New Democrats recently announced they are moving to hold the Liberal government to account on its promises to make changes to Canada’s employment insurance (EI) system.
Skeena-Bulkley Valley MP Nathan Cullen called the current EI program “broken,” saying it isn’t providing the help Canadians need, especially in Northwest B.C.
“In the northwest, weak commodity prices and struggling fishing stocks have taken a devastating toll on key mining operations and fisheries across our region,” said Cullen. “Despite mounting job losses across the country, Liberals have failed to take urgent action to help those who are struggling.”
Low copper and coal prices have put operations at a number of British Columbia mines at risk and some have already been forced to reduce production and employee levels.
“The government must act urgently to ensure benefits are there to help Canadians who have lost their job,” added Cullen.
The NDP motion demands that government reverse Harper’s reforms, create a universal threshold of 360 hours and put a firewall around the EI account so it is never again raided by other governments.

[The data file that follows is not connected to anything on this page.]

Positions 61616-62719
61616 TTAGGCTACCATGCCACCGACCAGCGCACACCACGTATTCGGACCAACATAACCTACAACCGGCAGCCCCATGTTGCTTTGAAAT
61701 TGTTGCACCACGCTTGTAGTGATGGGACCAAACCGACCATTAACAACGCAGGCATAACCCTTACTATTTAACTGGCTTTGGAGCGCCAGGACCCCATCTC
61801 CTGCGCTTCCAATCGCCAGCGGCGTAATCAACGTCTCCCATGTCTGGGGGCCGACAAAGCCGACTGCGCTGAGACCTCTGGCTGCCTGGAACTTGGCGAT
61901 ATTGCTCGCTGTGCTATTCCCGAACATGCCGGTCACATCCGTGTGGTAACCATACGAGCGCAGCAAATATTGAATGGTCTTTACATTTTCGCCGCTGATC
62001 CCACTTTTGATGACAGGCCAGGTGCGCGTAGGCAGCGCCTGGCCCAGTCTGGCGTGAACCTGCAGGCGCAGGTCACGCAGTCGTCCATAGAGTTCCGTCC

During the 2015 election campaign, the federal Liberals promised that, starting in 2017, they would reduce the waiting period for EI benefits.
“When a worker loses their job and applies for EI, they will only be without income for one week, not two,” said the Liberals. “We will also reverse Stephen Harper’s 2012 EI reforms that force unemployed workers to move away from their communities and take lower-paying jobs.”
The changes made by the previous federal government to the EI system in 2012 include an expectation that claimants accept any job for which they’re qualified, within 100 km of their home, as long as the pay is 70 per cent of their previous salary.
In December, Cullen also called on the Canada Employment Insurance Commission to redraw its economic regions in Northern B.C. to correspond to the economic realities of the northwest.
Cullen noted that the realities for fishermen on the north coast are not at all the same as those facing the oil and gas industry in Northeastern B.C., and the zones should reflect that.